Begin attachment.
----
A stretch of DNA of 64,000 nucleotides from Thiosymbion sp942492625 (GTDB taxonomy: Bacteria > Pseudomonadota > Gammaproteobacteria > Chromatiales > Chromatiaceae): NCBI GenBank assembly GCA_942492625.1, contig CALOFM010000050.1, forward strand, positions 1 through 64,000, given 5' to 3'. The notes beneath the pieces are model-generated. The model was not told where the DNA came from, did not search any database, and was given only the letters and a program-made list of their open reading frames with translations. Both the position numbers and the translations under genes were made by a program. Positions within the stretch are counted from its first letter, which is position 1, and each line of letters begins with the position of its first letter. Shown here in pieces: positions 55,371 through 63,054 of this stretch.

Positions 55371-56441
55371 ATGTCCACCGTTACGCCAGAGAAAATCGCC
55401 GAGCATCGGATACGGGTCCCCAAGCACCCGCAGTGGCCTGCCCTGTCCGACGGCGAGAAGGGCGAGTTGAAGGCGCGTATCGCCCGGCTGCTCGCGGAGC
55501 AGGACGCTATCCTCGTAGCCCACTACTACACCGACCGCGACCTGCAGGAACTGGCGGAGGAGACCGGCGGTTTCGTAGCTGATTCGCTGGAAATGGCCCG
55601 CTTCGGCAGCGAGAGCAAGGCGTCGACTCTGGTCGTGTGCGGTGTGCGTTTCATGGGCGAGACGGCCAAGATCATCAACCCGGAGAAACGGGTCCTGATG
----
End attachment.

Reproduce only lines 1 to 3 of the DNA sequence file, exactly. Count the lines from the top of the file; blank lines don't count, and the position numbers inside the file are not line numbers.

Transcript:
A stretch of DNA of 64,000 nucleotides from Thiosymbion sp942492625 (GTDB taxonomy: Bacteria > Pseudomonadota > Gammaproteobacteria > Chromatiales > Chromatiaceae): NCBI GenBank assembly GCA_942492625.1, contig CALOFM010000050.1, forward strand, positions 1 through 64,000, given 5' to 3'. The notes beneath the pieces are model-generated. The model was not told where the DNA came from, did not search any database, and was given only the letters and a program-made list of their open reading frames with translations. Both the position numbers and the translations under genes were made by a program. Positions within the stretch are counted from its first letter, which is position 1, and each line of letters begins with the position of its first letter. Shown here in pieces: positions 55,371 through 63,054 of this stretch.

Positions 55371-56441
55371 ATGTCCACCGTTACGCCAGAGAAAATCGCC